Amazon’s expansion into logistics services could unlock $100 bn in revenue

[ad_1] Inc.’s next big thing might be lurking in the expensive supply chain apparatus that’s helped transform its e-commerce business into a juggernaut.


The Seattle-based company’s expansion into so-called logistics services — shipping and distribution — could eventually be worth more than $100 billion in revenue, according to Truist Securities analyst Youssef Squali.

“By turning its logistics network into a service offering for off-Amazon merchants, we believe the company is turning a major cost center into a profit center,” Squali, a long-time Amazon bull who has had a buy rating on the stock since initiating coverage in 2017, wrote in a research note Wednesday. 


Amazon shares have risen 58% this year as a shift to cost-cutting has boosted profits, after Covid-19 lockdowns spurred a spending binge on things like warehouses to keep up with soaring orders. The additional sales would help boost Amazon’s revenue growth, which sank to 9% last year, its slowest-ever expansion. It’s projected to rise 11% to $570 billion in 2023, according to the average of analyst estimates compiled by Bloomberg.

Supply Chain by Amazon is the latest part of its drive to become a leading logistics company, overseeing the flow of products from factories to customers’ doorsteps globally. The company aims to replace a variety of businesses handling tasks like ocean freight, customs, ground transport and inventory storage, with one seamless service. 

Analysts see the strategy echoing what the firm achieved with its cloud business, when it built Amazon Web Services to serve its own needs before opening the platform to third-party merchants. 

“Amazon has the two main pillars: AWS, and retail” and there’s always been talk of them having another pillar, Thomas Martin, senior portfolio manager at Globalt Investments, said in an interview. There’s “every reason to believe that Amazon will pursue that, and that they will ultimately be successful.”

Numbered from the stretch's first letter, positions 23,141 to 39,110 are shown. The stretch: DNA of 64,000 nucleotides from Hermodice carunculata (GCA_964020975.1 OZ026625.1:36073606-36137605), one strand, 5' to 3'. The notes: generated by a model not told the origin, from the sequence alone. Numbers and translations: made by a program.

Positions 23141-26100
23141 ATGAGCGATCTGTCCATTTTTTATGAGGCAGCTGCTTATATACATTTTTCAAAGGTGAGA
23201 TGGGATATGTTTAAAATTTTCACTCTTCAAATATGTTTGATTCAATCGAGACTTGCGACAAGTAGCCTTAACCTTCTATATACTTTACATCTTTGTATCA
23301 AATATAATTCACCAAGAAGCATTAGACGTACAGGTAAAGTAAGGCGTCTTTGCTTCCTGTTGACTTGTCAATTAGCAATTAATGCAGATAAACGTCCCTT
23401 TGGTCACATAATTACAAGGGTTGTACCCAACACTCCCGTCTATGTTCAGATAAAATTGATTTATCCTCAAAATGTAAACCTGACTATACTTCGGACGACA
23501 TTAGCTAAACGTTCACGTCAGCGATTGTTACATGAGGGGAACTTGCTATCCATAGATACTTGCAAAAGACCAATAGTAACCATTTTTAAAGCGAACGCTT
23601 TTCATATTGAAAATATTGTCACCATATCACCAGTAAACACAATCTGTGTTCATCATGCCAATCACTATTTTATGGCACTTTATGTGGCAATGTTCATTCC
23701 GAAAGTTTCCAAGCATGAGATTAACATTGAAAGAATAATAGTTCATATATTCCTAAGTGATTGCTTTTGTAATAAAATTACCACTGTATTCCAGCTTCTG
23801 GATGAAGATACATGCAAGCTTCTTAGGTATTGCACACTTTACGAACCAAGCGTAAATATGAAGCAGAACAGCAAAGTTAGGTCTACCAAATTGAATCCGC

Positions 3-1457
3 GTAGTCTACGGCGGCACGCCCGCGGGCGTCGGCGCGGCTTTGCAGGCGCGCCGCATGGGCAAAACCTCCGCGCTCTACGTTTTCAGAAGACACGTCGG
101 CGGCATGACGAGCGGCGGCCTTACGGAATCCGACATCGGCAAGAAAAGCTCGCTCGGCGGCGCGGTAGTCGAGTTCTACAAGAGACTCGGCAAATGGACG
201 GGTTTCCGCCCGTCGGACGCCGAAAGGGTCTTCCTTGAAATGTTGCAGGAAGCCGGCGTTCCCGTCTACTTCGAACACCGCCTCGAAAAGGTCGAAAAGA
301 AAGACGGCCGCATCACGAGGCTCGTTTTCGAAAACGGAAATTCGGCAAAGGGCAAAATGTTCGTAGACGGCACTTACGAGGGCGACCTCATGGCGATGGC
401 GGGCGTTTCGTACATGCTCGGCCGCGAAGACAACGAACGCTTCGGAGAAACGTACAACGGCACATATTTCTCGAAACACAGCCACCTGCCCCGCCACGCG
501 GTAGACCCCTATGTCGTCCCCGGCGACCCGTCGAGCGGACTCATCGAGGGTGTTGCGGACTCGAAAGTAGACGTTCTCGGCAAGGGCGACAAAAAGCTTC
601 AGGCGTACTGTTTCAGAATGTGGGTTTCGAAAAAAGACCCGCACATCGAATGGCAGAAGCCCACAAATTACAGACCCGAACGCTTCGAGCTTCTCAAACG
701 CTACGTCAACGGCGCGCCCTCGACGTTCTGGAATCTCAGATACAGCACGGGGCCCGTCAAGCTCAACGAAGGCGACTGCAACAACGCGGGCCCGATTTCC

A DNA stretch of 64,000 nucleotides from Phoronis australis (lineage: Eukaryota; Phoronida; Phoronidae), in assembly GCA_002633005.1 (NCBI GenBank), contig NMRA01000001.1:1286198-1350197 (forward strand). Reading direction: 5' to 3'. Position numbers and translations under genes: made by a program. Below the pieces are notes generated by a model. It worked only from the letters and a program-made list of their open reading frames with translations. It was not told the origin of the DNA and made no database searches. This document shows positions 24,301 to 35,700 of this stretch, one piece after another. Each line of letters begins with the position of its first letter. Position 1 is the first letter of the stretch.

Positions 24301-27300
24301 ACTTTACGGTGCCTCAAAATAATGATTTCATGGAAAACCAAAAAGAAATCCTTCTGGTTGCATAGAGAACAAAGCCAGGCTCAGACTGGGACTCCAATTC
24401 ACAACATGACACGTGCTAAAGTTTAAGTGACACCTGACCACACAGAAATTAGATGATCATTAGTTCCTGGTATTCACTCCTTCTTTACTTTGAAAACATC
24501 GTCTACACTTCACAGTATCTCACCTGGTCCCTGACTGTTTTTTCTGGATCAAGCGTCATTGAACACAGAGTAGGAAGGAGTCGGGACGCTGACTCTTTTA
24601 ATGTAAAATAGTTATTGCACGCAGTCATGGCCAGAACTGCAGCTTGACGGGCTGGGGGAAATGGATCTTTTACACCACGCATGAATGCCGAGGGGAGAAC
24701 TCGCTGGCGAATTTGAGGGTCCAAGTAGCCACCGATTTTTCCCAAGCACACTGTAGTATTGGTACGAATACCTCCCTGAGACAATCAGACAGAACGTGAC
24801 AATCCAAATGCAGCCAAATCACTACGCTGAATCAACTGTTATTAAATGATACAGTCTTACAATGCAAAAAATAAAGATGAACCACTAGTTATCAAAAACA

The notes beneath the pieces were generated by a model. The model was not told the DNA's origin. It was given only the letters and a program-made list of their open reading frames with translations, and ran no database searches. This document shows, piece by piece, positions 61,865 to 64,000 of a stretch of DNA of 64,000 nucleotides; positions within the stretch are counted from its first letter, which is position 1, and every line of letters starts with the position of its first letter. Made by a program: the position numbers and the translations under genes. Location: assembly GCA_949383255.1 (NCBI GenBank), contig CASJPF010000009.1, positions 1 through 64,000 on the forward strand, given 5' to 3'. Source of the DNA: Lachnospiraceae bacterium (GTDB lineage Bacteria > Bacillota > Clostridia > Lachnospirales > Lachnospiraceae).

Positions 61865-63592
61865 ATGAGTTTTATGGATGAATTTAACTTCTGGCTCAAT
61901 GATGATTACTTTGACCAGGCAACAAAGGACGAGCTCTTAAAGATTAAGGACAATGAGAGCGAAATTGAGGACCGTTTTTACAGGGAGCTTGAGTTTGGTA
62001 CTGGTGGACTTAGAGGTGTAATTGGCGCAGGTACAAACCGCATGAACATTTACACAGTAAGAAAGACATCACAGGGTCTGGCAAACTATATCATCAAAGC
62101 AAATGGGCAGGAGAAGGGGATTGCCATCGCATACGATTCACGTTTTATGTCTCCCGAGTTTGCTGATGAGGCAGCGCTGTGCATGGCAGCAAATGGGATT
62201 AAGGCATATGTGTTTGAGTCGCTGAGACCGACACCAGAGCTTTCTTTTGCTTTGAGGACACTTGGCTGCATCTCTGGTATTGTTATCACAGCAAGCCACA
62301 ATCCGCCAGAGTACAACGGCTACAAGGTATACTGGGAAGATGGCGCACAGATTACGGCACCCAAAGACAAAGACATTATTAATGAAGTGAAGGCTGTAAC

Amazon’s valuation has dropped since last year, but at 34 times profits projected over the next 12 months, it’s still one of the most expensive of the biggest technology and internet companies.

That’s hardly a deterrence for Wall Street, where all but two of the 63 analysts tracked by Bloomberg covering the company have buy ratings. The average price target implies a gain of 31% over the next year. The stock rose 0.8% Thursday. 

“Amazon is basically a stock that is loved, not really based on today’s earnings, but more so what they’re gonna do in 2024 and 2025,” said Globalt’s Martin. 

When it comes to its supply chain ambitions, “the revenues might take time to ramp up to get to the point where they’re really going to be making money,” he said. 

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PayPal Holdings Inc. is trading at about 10.6 times projected profits — a record-low valuation — and is cheaper than nearly 95% of the companies in the Nasdaq 100, according to data compiled by Bloomberg. Shares of the digital payments processing company have tumbled more than 80% from their peak in 2021. 


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